The fourth annual International Day of the Girl Child, was observed on 11 October 2015. This year's theme focused on adolescent girls and the Sustainable Development Goals, which set a range of international targets, including on gender equality, to be achieved by 2030.
As a particularly vulnerable demographic, adolescent girls face social, economic and political barriers. While they hold the potential to become leaders and effect change, their empowerment can be hindered by factors such as unwanted pregnancy, forced early marriage, gender-based violence and limited access to higher education and reproductive health services.
In numbers worldwide, more than 700 million women were married as children (below 18 years of age). More than one in three—or some 250 million—were married before 15. And child brides are often unable to effectively negotiate safe sex, leaving them vulnerable to sexually transmitted infections and unwanted pregnancy.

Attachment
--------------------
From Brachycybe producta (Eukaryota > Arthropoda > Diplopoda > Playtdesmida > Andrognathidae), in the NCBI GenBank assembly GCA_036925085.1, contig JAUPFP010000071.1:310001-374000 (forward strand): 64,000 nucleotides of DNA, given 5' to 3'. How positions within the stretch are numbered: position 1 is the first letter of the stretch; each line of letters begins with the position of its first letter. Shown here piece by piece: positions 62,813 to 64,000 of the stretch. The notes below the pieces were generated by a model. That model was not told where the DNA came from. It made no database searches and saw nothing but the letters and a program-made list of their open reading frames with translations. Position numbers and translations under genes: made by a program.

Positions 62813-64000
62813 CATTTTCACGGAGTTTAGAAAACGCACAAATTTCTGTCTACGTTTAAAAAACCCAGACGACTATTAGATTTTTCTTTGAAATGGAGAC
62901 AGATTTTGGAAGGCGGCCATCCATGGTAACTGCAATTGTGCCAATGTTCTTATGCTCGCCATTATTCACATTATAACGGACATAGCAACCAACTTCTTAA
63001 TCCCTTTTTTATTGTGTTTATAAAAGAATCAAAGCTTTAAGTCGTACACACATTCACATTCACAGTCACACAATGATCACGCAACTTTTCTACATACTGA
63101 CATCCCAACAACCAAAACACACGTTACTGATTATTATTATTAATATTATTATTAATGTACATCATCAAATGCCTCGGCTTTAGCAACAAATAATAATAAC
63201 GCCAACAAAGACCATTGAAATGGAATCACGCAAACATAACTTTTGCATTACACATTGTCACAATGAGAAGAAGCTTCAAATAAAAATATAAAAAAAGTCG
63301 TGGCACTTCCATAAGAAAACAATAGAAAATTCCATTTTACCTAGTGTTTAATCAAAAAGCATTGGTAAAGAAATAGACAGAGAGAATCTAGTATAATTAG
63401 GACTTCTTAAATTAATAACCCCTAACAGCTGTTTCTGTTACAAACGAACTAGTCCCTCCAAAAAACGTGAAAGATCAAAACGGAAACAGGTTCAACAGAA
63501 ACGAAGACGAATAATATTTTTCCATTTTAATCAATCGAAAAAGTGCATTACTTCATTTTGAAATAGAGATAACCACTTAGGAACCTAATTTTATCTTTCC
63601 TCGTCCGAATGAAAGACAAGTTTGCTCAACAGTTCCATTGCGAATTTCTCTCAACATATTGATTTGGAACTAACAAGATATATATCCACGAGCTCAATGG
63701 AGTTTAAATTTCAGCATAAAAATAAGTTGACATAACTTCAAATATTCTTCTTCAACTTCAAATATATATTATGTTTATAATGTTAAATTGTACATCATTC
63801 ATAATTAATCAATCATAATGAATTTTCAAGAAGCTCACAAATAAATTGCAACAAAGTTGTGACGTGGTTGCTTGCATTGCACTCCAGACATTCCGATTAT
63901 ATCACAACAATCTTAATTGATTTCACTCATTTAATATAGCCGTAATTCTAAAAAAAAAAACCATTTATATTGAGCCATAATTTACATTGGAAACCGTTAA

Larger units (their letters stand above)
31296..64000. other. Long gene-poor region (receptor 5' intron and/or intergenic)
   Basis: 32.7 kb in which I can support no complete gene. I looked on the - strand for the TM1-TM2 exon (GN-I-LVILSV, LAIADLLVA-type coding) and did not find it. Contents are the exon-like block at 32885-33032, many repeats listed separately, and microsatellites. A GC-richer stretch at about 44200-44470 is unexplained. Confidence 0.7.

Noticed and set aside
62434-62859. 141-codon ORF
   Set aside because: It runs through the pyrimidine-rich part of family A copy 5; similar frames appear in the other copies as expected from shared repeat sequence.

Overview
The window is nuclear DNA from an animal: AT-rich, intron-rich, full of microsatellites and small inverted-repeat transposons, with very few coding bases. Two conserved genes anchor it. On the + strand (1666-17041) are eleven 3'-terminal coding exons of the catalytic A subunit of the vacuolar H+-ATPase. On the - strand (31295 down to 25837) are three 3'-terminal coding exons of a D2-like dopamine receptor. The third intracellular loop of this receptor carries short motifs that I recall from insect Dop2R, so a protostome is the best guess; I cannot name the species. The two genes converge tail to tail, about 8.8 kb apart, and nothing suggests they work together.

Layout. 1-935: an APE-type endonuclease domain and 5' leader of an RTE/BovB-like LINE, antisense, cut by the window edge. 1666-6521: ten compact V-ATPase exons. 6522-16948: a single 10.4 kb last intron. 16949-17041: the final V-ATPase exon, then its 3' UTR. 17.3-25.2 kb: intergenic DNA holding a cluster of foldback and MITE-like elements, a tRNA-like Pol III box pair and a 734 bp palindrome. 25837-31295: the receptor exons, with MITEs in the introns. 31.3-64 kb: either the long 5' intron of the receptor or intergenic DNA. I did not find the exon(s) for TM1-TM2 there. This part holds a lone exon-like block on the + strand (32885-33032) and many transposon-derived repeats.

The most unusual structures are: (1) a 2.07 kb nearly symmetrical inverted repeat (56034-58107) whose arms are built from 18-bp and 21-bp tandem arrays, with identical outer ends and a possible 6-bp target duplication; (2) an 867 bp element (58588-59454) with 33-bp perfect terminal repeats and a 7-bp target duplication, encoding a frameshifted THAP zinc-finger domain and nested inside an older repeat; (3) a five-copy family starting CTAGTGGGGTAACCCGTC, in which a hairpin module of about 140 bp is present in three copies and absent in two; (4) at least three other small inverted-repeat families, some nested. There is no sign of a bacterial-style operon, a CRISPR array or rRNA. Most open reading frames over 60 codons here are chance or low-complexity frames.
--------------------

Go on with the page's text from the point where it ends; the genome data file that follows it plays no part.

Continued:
Every 10 minutes, somewhere in the world, a adolescent girl dies as a result of violence. In emergencies, adolescent girls are especially vulnerable to sexual violence, and in some cases, are abducted and exploited for sexual purposes by armed groups.
Nearly half (44 per cent) of adolescent girls worldwide aged 15 to 19 think a husband or partner is justified in hitting or beating his wife or partner under certain circumstances.